No development since India’s independence has carried greater implications for its long-term security than the fall of Tibet. Indeed, China’s military and resource advantage from capturing Tibet — which has led to the Tibetan plateau’s increasing militarization and the Chinese damming of its rivers, such as the Mekong, the Salween and the Brahmaputra — is turning into a strategic and environmental nightmare for downstream countries in Southeast and South Asia.

Yet for China, capturing the Dalai Lama institution has become a priority, as if it were the unfinished business of its takeover of the then-independent Tibet.

The aging 14th Dalai Lama, while coping with bouts of ill health, has publicly discussed a range of reincarnation possibilities that break from tradition, including his successor being a woman or being named while he is still alive.

To avert a Panchen Lama-type abduction, he has even suggested that he be the last Dalai Lama or that the 15th Dalai Lama be found in the “free world” — among Tibetan exiles or in the Tibetan Buddhism citadels of Ladakh and Tawang in India. He, however, has yet to issue clear-cut guidelines on his reincarnation, raising the question whether it is a calculated move or a risky hesitation.

Nevertheless, it is doubtful that things would go China’s way in Tibet merely by its installation of a marionette as the next Dalai Lama. Given how most Tibetans despise the China-appointed Panchen Lama as a fake, Beijing would be hard pressed to make its Dalai Lama appointee acceptable to them. Its bigger problem, however, would likely be different.

The present Dalai Lama, with his espousal of nonviolence and his conciliatory “Middle Way” approach of seeking Tibet’s autonomy without independence, has kept the Tibetan resistance to Chinese rule peaceful. But once he passes away, it is far from certain that the movement would remain peaceful or seek only autonomy. His “Middle Way” approach may not survive, thus closing Beijing’s window of opportunity to resolve the Tibet issue by conceding genuine, meaningful autonomy.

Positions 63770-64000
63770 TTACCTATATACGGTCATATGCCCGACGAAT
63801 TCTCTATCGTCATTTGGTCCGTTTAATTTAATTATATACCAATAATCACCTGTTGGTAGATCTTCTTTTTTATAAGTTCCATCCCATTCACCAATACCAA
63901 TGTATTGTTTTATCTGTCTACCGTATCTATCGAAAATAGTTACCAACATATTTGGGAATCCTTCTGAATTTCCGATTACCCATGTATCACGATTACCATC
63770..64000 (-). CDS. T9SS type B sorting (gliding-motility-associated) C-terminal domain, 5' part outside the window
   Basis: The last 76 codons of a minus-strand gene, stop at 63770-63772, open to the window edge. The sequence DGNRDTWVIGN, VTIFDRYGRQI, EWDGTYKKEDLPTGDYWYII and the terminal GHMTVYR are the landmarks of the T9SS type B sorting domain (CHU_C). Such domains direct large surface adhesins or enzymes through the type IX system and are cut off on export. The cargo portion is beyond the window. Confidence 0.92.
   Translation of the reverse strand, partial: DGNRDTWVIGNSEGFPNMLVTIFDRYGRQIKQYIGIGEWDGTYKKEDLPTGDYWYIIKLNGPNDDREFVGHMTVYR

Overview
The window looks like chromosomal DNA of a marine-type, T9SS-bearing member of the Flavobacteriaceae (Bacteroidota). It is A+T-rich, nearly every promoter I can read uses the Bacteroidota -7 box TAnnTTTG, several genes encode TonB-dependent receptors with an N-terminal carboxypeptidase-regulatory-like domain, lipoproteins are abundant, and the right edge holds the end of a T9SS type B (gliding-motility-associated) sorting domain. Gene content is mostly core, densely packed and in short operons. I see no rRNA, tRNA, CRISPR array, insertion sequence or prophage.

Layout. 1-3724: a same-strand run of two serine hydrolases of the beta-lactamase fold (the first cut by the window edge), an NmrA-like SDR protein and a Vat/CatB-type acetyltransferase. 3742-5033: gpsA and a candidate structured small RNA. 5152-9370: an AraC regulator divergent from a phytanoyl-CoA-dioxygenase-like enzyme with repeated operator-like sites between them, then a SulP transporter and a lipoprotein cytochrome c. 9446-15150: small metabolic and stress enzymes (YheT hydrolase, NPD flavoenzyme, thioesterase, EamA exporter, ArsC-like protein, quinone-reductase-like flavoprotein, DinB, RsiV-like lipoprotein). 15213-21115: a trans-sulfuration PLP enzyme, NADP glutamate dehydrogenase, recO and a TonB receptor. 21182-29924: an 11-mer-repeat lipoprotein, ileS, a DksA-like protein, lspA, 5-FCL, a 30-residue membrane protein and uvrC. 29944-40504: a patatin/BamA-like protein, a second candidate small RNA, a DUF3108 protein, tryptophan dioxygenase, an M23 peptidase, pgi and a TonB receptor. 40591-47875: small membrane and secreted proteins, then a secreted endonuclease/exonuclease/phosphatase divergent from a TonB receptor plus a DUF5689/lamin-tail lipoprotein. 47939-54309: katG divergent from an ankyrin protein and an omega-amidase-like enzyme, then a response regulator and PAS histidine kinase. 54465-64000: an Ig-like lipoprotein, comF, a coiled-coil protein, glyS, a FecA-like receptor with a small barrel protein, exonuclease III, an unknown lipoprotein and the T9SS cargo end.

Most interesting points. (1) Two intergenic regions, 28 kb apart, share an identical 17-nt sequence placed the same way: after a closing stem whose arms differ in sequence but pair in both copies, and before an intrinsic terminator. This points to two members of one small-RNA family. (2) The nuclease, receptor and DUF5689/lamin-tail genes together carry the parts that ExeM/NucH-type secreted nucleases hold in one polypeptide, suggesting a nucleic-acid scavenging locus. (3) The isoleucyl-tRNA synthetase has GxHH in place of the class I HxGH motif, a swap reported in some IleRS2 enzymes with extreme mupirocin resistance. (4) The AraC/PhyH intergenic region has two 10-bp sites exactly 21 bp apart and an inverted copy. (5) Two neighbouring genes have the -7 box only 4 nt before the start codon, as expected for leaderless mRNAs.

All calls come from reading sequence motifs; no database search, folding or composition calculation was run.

The Tibetan resistance movement, for its part, would become rudderless without the current Dalai Lama. This would fuel greater turbulence in a region that China has tried hard to pacify.

The 15th Dalai Lama chosen by Tibetans to take on Beijing’s doppelgänger appointee would be a small child. It was such a power vacuum that China exploited to invade and occupy Tibet when the present Dalai Lama was just 15. After the 13th Dalai Lama died in 1933, Tibet remained leaderless and wracked by fierce regent-related intrigues until the present Dalai Lama was hurriedly enthroned when the Chinese invasion started in 1950.

The next power vacuum in the Tibetan hierarchy could be historically momentous in sealing the fate of the Dalai Lama lineage, shaping Tibet’s destiny, and having an impact far beyond.